Suspicious events are once again happening at the Dallas Zoo as officials say two of the zoo's emperor tamarin monkeys were missing in what appears to be an intentional act.
The zoo tweeted its animal care team discovered two of its emperor tamarin monkeys were missing Monday morning.
Zoo officials said the monkeys would likely stay close to home, but staff searched near the habitat, as well as the rest of the zoo, and could not find them.
The incident has now become an active Dallas Police Department investigation. Dallas police said in a statement to USA TODAY a preliminary investigation determined someone intentionally cut into the monkey enclosure.
"It was clear the habitat had been intentionally compromised," the zoo said. "Based on the Dallas Police Department's initial assessment, they have reason to believe the tamarins were taken."
The zoo had been closed Monday due to inclement weather and was scheduled to be closed Tuesday and Wednesday.
Strange events continue at Dallas Zoo
The missing monkeys is just one of several unusual events that have taken place at the zoo in recent weeks.
On Jan. 13, the zoo was shut down after Nova, a 4-year-old clouded leopard, went missing. She was later found on zoo grounds and safely secured. Harrison Edell, executive vice president of animal care and conservation at the Dallas Zoo, noted there was a tear in the mesh of Nova's enclosure that morning.
On Jan. 14, Dallas police opened a criminal probe and found that an intentional cut was made on the enclosures that house langur monkeys. None of the monkeys were missing or harmed.
On Jan. 21, Pin, a 35-year-old endangered adult lappet-faced vulture, was found dead in its habitat. The zoo said a veterinary team trying to determine the cause of Pin's death found "an unusual wound and injuries, which pointed to this not being a natural death."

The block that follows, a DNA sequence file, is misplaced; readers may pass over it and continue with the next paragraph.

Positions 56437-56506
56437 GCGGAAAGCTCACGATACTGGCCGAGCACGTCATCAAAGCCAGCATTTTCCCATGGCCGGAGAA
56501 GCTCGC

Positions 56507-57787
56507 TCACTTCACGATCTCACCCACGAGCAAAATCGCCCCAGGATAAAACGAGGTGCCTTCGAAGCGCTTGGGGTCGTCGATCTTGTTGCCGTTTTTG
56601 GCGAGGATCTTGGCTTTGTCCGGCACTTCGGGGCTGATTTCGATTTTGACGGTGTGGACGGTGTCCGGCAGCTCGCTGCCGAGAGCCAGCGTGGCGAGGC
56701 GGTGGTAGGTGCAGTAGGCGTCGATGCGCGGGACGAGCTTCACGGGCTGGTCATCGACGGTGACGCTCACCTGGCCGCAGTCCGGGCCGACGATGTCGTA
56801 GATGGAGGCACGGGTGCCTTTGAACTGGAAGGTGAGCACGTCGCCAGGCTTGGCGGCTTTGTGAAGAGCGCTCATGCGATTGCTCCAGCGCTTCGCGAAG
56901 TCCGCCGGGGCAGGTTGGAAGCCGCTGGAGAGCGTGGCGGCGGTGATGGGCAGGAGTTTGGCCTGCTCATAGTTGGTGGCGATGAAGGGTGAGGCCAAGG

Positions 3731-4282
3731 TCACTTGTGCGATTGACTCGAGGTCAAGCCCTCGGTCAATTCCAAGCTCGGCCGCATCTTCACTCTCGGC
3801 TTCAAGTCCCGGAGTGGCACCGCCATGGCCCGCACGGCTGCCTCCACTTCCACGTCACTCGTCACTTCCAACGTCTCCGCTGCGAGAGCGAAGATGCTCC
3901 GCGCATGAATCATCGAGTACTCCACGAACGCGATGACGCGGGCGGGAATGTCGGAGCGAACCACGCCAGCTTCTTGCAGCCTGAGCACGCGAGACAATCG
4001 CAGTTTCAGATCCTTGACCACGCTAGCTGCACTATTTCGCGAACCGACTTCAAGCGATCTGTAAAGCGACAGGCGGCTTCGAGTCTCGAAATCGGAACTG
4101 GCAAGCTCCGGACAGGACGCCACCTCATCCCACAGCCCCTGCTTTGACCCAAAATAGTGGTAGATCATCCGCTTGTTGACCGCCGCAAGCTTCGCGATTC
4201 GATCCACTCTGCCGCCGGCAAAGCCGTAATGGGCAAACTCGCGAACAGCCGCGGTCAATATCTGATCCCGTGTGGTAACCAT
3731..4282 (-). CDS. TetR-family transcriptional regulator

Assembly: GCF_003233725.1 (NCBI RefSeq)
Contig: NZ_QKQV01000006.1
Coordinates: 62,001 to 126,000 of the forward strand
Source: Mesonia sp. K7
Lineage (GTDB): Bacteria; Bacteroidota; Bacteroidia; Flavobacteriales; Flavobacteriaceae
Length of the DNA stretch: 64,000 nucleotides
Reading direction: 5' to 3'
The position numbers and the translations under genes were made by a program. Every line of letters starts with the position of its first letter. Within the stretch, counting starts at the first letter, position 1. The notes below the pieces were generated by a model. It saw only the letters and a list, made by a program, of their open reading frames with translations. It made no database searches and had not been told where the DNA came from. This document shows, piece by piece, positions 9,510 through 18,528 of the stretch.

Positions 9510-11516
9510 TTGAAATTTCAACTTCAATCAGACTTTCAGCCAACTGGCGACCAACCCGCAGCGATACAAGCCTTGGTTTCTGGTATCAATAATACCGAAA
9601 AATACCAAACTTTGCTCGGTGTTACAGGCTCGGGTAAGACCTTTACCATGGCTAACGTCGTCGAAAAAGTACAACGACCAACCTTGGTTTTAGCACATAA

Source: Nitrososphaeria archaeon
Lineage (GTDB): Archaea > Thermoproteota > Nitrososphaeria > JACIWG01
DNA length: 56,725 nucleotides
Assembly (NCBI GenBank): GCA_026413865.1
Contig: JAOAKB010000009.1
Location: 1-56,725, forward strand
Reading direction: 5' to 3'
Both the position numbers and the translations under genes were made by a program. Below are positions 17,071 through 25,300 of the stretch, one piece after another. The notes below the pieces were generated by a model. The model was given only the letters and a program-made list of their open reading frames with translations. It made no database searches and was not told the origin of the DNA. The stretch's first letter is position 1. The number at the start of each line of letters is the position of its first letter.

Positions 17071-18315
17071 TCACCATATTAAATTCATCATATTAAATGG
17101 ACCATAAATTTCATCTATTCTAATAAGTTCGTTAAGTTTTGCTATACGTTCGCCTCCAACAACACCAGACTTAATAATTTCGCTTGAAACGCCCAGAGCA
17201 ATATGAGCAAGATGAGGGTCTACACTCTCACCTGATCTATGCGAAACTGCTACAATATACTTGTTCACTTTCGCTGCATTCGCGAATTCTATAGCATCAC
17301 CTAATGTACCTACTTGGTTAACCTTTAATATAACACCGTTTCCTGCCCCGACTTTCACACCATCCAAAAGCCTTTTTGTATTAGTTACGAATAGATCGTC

More: An Illinois family heard a noise in their garage. It was an endangered ring-tailed lemur.
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Police investigate zoo incidents
Dallas police previously told USA TODAY officers were investigating whether any of the prior incidents were related. The zoo said it plans to offer a $10,000 reward for information leading to an arrest and indictment the vulture's death.
The zoo said on Jan. 22 it would be increasing security measures, including adding additional cameras throughout the park and increased security patrols.
"We will continue to implement and expand our safety and security measures to whatever level necessary to keep our animals and staff safe," the zoo said.
What to know about emperor tamarin monkeys
Emperor tamarin monkeys are small monkeys with "long, white whiskers that sweep back from the muzzle on both sides and look like mustaches," according to the Smithsonian's National Zoo and Conservation Biology Institute. The monkeys are believed to get their name from German emperor Wilhelm II, who had a mustache.
The monkeys are an omnivorous species that lives in the southwest Amazon Basin across Peru, Brazil and Bolivia. They are not considered an endangered species, according to the Smithsonian, and typically live 10-to-20 years.
Contributing: Natalie Neysa Alund, USA TODAY
Follow Jordan Mendoza on Twitter: @jordan_mendoza5.
This article originally appeared on USA TODAY: Missing emperor tamarin monkeys at Dallas Zoo follow vulture, leopard